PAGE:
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May 2009 | Return to issue home
Jenny Quynn Brings World View to Her Research
Jenny Quynn, a fourth-year doctoral student in Educational Psychology has taught math in several geographical locations, including Botswana and Baltimore. Her research has caused her to question the process of learning. As she relates, “My work in classrooms left me with a lot of questions regarding what it means to learn and how we know when it happens—questions that I didn’t have the time to answer while teaching over 100 middle school students daily.”
Quynn’s current research focuses on formative assessment and, in particular, the feedback practices of math and science teachers. “I work to uncover the qualities of feedback that lead the most unsuspecting student to understand concepts in mathematics and science,” she states. “Many students have not experienced success in either subject and arrive in classrooms underprepared to continue. My work seeks to untangle the qualities of a teacher’s feedback practice that has the potential to change all of that.”
Her research is one part of a larger investigation into the entire classroom assessment cycle and includes an international team of researchers led by her adviser, Dr. Min Li.
“It is fascinating and by far the most exciting part of my job to work with people from other parts of the world,” Quynn says. “By taking very different roads we have arrived at the University of Washington with similar questions and here we share our perspectives to contribute to the process of contextualizing learning and feedback. When we talk about feedback we take into account teachers’ goals and beliefs about what it means to learn science and mathematics. The U.S. stretches the definition out to include what others might see as luxury learning or learning beyond what it takes to do well on exams.” Without her team, Quynn feels that findings would be myopic and skewed and looks forward to maintaining international relationships over her lifetime.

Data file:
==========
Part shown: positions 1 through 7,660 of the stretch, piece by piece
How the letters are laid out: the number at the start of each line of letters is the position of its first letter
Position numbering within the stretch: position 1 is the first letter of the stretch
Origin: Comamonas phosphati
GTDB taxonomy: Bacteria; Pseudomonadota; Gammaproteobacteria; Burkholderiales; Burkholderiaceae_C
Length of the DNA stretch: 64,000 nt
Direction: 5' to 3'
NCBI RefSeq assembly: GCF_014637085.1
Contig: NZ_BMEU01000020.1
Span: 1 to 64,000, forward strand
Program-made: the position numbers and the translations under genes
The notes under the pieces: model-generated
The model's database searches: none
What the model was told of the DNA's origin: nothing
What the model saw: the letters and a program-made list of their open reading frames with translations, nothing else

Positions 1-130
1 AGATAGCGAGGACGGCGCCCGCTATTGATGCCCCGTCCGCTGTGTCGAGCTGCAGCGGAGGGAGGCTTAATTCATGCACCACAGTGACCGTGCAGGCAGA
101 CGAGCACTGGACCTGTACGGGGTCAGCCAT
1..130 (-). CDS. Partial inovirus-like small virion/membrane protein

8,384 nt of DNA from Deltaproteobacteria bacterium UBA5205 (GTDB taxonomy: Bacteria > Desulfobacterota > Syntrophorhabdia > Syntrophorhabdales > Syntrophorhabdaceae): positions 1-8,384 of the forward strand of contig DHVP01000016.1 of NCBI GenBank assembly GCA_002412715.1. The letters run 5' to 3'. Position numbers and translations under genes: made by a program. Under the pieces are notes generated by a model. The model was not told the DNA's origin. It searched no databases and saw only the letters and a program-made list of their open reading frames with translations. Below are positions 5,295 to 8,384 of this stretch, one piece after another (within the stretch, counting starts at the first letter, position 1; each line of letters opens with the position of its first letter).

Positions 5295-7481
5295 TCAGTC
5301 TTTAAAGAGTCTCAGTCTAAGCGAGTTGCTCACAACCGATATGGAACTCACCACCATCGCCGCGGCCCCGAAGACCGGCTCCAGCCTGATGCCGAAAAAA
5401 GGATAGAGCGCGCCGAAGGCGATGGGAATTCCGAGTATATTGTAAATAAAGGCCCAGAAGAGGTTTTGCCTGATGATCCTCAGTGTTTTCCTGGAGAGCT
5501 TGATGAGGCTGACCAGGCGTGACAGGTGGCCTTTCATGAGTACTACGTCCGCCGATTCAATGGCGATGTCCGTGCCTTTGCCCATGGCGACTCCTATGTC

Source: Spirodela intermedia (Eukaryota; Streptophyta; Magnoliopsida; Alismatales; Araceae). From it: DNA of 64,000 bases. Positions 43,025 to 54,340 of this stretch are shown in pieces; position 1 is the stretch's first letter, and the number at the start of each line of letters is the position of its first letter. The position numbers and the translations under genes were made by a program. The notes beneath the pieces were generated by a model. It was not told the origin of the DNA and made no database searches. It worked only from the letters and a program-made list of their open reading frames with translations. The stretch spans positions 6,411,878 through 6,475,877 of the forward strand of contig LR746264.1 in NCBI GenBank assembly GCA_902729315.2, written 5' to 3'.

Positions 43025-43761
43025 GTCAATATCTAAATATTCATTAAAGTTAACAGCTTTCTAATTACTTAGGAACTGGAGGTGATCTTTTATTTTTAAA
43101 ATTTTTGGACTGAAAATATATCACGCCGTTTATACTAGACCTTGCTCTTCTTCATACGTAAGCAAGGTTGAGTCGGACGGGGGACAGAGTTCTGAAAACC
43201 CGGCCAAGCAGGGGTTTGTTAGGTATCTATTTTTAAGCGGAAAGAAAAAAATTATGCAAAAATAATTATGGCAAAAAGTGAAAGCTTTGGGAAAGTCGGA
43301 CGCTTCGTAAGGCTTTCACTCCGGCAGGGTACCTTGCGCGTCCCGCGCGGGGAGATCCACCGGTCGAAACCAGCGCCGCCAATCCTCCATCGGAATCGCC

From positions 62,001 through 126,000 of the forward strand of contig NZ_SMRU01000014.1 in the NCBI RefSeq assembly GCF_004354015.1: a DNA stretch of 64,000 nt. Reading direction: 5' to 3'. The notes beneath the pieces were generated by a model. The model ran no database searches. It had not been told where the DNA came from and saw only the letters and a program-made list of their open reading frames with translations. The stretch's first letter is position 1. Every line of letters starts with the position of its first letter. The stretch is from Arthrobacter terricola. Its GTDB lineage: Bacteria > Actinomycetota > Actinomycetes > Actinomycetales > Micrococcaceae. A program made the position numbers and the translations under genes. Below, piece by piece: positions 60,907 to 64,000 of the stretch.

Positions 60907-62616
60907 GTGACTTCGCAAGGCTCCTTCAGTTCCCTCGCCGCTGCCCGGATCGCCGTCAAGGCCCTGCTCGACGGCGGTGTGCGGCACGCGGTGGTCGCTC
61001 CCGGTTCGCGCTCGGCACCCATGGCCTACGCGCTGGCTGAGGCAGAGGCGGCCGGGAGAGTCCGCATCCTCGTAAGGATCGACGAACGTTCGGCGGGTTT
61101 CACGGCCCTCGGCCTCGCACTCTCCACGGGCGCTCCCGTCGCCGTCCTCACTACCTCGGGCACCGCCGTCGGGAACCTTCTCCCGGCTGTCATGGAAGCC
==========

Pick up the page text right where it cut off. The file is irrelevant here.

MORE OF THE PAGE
National Science Foundation (NSF) East Asia and Pacific Summer Institutes (EAPSI) funding allowed Quynn to spend the summer of 2008 in Singapore, conducting research in secondary classrooms on the feedback practices of mathematics and science teachers there.
“I targeted Singapore because of recent attention from international measures such as TIMSS,” she explains. “I spent my time mainly in two government secondary schools, one centrally located and the other in the eastern part of the island. In all, 11 teachers chose to participate in the project that involved digitally capturing a series of lessons, collecting examples of student work and written feedback and interviewing teachers to better understand their goals and the pedagogical reasons behind decisions made.”
When she wasn’t observing lessons, Quynn spent time in school canteens, meeting with teachers over a cup of hot tea and a dish of spicy noodles, becoming a student of what it means to live and teach in Singapore.
“My experiences in Singapore did nothing to dissuade me from believing that there are wonderful teachers everywhere, open to sharing their classroom experiences, willing to compare notes and interested in bettering their teaching practices,” Quynn says. “I was amazed at the number of teachers and administrators who asked me to provide them with written feedback about my experience in their schools.” Singapore reminded Quynn of Botswana, also under the Cambridge system of learning and assessment and a place where teachers spend many hours of the day marking the written work of their students, providing their students an indication of whether or not they are on the right track.
Quynn’s research continues at the University of Washington where she works to develop a method for analyzing teacher feedback in the classroom environment informed by data collected in Singapore and Seattle. She also includes international data from a survey that she and colleague Shinping Tsai designed to understand the relationship between goals and feedback practices of teachers internationally. This has grown to be more than just a survey for Singapore and Seattle teachers now that Eunlim Chi, a visiting scholar, has facilitated the survey in her own country, Korea.
“My hope is that our findings will lead to developing reliable and valid indicators that will allow teachers to self assess their own practice, reflect and make changes according to their goals,” Quynn states. “The work holds potential only because the goals of classroom teachers are at its core and this makes the process a valid and meaningful way to conduct teacher evaluation.”
May 2009 | Return to issue home